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New pou for Whenua Hou

By   /  October 8, 2017  /  Comments Off on New pou for Whenua Hou

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MIL OSI – Source: Department of Conservation – Release/Statement

Headline: New pou for Whenua Hou

Left to right: Ngāi Tahu Carver James York, Ngāi Tahu Fund Chair Suzanne Ellison, Mahri Batey, Leanda Davis, Jane Davis, Tane Davis. Pictured with Te Pou Nehera

Ngāi Tahu and the Department of Conservation have been working together to erect the three pou to symbolise the importance of the island to Ngāi Tahu.

Whenua Hou Committee Chairman Tane Davis says the idea for installing the pou came about from discussions with the Whenua Hou Committee, which has representatives from the four papatipu rūnanga and conservation board, on how best to tell the story of the island’s human history and preserve it for generations to come.

“We got talking about how to immortalise the stories of our past, preserve the present and look to the future. Whenua Hou was an important site for local iwi who used it as a stopping point on their journeys south to the Tītī Islands and it was the first location in the south where European men – mostly sealers – and Māori women lived together. Today the island is also an important site for conservation, being home to the largest population of kakapo. A sign wasn’t going to cut it, we decided, and the idea of pou stemmed from there.”

Department of Conservation Senior Ranger Biodiversity Ros Cole says the pou were the result of true partnership in action.

“From the early discussions right through to the unveiling, the common theme that really stuck out in everyone’s minds was partnership – everyone working together to achieve something special. You could really feel the sense of pride and comradery from everyone involved to be working together on something so unique that celebrates our shared heritage,” she says.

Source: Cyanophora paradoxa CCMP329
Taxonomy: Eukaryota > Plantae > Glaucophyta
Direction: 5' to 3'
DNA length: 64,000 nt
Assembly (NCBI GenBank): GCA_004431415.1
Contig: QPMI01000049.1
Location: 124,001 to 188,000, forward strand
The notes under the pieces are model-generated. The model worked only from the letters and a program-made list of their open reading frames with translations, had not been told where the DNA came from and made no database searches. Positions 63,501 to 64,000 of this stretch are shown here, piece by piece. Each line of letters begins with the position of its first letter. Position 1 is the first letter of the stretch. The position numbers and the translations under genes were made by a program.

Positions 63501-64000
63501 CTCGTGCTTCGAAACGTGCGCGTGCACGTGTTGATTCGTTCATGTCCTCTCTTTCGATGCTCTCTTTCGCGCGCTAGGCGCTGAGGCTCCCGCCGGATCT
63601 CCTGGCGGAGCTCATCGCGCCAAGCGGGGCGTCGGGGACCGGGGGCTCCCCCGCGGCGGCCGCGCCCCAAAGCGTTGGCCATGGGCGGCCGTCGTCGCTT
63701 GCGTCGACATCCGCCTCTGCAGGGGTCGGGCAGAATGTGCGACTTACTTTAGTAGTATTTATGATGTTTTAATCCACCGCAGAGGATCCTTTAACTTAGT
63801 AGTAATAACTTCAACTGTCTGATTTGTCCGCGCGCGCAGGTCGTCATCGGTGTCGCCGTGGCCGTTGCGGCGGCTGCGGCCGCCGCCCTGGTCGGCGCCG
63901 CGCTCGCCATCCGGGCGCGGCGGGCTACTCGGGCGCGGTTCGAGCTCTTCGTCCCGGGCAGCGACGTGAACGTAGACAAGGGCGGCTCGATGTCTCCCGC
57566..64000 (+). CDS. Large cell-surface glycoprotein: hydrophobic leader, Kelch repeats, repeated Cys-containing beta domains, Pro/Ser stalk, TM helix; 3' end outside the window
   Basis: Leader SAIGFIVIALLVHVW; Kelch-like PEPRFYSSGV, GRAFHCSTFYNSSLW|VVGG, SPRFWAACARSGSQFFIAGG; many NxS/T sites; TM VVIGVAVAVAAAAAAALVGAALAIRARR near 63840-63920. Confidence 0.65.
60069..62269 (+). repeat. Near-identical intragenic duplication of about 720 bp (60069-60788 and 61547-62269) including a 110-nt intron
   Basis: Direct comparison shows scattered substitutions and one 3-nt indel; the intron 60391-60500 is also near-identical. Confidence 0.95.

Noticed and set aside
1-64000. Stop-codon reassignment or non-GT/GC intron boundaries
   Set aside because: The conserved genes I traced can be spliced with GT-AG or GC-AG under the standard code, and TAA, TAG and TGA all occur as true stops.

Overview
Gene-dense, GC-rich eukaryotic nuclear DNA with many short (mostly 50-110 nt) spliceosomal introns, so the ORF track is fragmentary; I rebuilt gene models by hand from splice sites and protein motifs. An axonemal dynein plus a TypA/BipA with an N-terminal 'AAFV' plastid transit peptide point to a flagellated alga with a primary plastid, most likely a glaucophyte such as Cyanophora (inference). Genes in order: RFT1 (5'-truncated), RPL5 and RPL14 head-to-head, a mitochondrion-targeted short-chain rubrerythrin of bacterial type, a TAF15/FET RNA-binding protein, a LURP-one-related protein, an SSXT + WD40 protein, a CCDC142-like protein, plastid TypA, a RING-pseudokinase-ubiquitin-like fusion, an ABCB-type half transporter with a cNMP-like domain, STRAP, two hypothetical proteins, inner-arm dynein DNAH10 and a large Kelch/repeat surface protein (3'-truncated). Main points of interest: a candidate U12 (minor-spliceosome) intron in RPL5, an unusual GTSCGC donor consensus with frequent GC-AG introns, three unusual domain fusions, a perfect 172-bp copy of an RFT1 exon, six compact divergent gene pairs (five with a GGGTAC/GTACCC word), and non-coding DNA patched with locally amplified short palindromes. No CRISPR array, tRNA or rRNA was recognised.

The journey from go to pou was a lengthy one; after deciding on a vision for the island, which as a nature reserve is only accessible to permit holders, the challenge was finding the appropriate materials for the pou. It was agreed that fallen tōtara from Whenua Hou would be used.

“We had DOC staff out scouring the forests of Whenua Hou for fallen tōtara logs that might fit the bill but the wairua of pou is unique – eventually Tane and carver James York offered to spend a few days on the island to see what they could find.”

Tane says that trip proved incredibly valuable; not only did they find four rakau that were perfect they also noticed many of the trees had been ringbarked to make pōhā – a kelp bag used to store preserved muttonbird, which further reinforced the importance of this kaupapa

“This was a reminder of what our Ngāi Tahu tīpuna did in those early days. This connection to our heritage inspired the shape of the pou.”

The three pou, named Te Pou Nehera, who represents the ancient people, Te Pou Haumi, whose two waka represent the journey of early Ngāi Tahu and European settlers and Te Pou Hou, who represents the present day, true partnership and the mystery of the future – took 18 months to carve and were unveiled at a dawn ceremony earlier this month. Many of those present at the unveiling had direct descendancy links to Whenua Hou.

Funding for the new pou came from the Ngāi Tahu Fund Committee with additional funding and support from DOC.

Whenua Hou’s original pou, Hinekete who was installed by the Ashwell family in the early 1990s, had been laid to rest during an earlier internment.

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